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Indeed, vaccines have helped temper and tame illnesses that for generations inflicted pain and death, but the fading memory of those illnesses is among the reasons health care providers cite to explain the growing rates of children and adults not getting the immunizations currently available.
"This is one of the great difficulties of vaccination strategies: we have been the victims of our own success," Dr. Tony Moody, director of the Laboratory of B cell Immunotechnology at the Duke Human Vaccine Institute (DHVI), said. "People don't remember what measles really looks like. People don't remember diphtheria, tetanus and pertussis. I don't think we want to go back to those those times, but people don't realize that in order to prevent those times from coming back, you have to have protection against it."
Before COVID-19, the health care industry was focused on the reemergence of measles. According to the Centers for Disease Control and Prevention (CDC), measles cases were confirmed as early as January 2018. By that summer, health officials reported 107 cases in 21 states, including three in North Carolina (all in Johnston County).
The ABC11 I-Team, at the time, collaborated with investigative teams at ABC-Owned Television Stations across the country to analyze local measles vaccination rates and found local schools in communities nationwide that are below what's considered the community or "herd" immunity rate. According to the World Health Organization, up to 95% of people in a population need to be vaccinated against measles to make sure the rest of a population is safe from the highly contagious disease.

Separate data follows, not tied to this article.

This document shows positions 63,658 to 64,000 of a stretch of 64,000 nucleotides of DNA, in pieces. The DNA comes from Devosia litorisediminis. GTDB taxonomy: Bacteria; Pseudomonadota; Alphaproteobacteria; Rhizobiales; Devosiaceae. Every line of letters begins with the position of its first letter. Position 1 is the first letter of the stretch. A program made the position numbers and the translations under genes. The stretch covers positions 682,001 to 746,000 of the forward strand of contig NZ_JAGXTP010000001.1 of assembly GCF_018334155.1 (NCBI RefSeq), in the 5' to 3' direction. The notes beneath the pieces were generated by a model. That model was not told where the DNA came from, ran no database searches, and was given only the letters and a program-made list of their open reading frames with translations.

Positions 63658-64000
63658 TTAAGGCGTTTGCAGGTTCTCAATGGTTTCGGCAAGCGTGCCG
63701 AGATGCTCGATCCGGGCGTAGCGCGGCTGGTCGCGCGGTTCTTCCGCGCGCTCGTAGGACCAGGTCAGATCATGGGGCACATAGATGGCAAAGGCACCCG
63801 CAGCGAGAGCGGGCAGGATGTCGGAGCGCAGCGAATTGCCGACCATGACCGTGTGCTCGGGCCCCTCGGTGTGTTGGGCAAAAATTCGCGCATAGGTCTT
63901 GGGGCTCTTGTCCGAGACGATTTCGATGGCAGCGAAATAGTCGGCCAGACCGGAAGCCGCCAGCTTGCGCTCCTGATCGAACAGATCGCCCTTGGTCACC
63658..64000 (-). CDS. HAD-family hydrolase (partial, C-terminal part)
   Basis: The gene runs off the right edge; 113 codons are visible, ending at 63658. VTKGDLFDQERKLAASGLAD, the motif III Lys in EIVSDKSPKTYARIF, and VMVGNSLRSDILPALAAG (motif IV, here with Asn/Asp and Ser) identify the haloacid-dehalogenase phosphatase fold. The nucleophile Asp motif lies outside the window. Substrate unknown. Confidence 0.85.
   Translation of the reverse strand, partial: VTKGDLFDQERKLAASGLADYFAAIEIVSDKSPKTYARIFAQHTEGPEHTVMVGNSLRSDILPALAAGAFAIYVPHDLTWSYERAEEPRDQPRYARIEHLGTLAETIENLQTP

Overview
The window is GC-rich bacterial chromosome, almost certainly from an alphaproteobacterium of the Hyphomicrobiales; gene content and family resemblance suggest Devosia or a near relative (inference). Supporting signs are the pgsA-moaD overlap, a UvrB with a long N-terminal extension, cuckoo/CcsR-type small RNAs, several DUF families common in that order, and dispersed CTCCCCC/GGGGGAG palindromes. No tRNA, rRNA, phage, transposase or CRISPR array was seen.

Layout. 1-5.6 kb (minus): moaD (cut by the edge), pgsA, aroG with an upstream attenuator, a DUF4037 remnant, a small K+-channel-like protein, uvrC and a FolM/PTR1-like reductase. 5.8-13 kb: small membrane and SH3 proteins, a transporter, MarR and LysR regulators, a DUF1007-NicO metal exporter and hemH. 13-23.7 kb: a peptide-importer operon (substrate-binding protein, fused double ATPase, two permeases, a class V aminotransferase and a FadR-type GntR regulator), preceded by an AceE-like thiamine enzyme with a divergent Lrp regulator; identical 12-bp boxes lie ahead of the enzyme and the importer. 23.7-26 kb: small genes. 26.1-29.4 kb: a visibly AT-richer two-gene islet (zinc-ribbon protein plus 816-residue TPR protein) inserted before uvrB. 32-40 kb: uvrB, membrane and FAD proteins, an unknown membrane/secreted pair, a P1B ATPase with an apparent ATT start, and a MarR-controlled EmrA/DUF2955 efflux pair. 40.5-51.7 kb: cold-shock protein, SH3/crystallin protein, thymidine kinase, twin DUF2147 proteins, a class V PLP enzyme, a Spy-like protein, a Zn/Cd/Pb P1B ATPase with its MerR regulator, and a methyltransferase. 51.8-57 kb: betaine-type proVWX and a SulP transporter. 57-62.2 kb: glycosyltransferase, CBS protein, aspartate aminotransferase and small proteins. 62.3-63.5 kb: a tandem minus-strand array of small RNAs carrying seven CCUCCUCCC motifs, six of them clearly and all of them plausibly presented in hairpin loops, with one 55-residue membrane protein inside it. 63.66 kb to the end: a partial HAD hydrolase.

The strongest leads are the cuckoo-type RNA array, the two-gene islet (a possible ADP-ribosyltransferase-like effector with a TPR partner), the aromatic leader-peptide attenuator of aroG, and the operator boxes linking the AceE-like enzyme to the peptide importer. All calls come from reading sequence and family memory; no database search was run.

Now several months later, data obtained by the I-Team shows an average of 93% of students are vaccinated at North Carolina schools.
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The measles vaccination is 97 percent effective, according to health officials. High-risk groups for severe illness from the virus include pregnant women, infants and people considered immunocompromised or immunosuppressed.
"People go, 'Well, why do we still need these things?'" Dr. Moody said. "Well, these bugs are still out there. We haven't eradicated them. There's really only one bug we've eradicated and that's smallpox."
When it comes to COVID-19, Dr. Moody cited preliminary research that suggests roughly 80% of the population will need to be immunized to develop herd immunity--lower than the measles standard, but higher than that of the flu.
Influenza, moreover, might actually be the model for a novel coronavirus vaccine because flu shots are widely accessible, cheap and effective at preventing death.
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"I think if you look at how most immune responses work to most respiratory diseases, having antibodies against this virus, it would make a lot of sense that that would be protective," Dr. Moody said. "I think you're going to see that people are really going to try to get to a strategy that will cover for a longer period of time, the way that we're trying to do for flu. And if we can solve the flu problem, we can probably solve the coronavirus problem too."
The flu shot, however, as effective and accessible as it is, is even less popular: just 54.9% of North Carolinians got the shot last flu season, which is better than the national average (49.2%) but well below the target of 70%.
"As a department we want to focus on removing barriers and improving access for people to get vaccinated," Dr. Kelly Kimple, director of Women's and Children's Health at the North Carolina Department of Health and Human Services, said. "Vaccines in general are an incredible public health accomplishment and the goal is to prevent illness and in many cases prevent death."
According to Dr. Kimple, vaccination rates might also be decreasing this year because more families have been staying home and avoiding routine doctors appointments during the pandemic.
She said state officials are also considering challenges related to distribution if and when a vaccine for the coronavirus is available.
"If a vaccine rolled out and we were not able to have a high number of doses, this is something you would look at a priority population," she said, adding that first responders and children might be the first recommended to get the vaccine, since first responders could potentially come into contact with more infected people and children can develop an inflammatory disease after infection.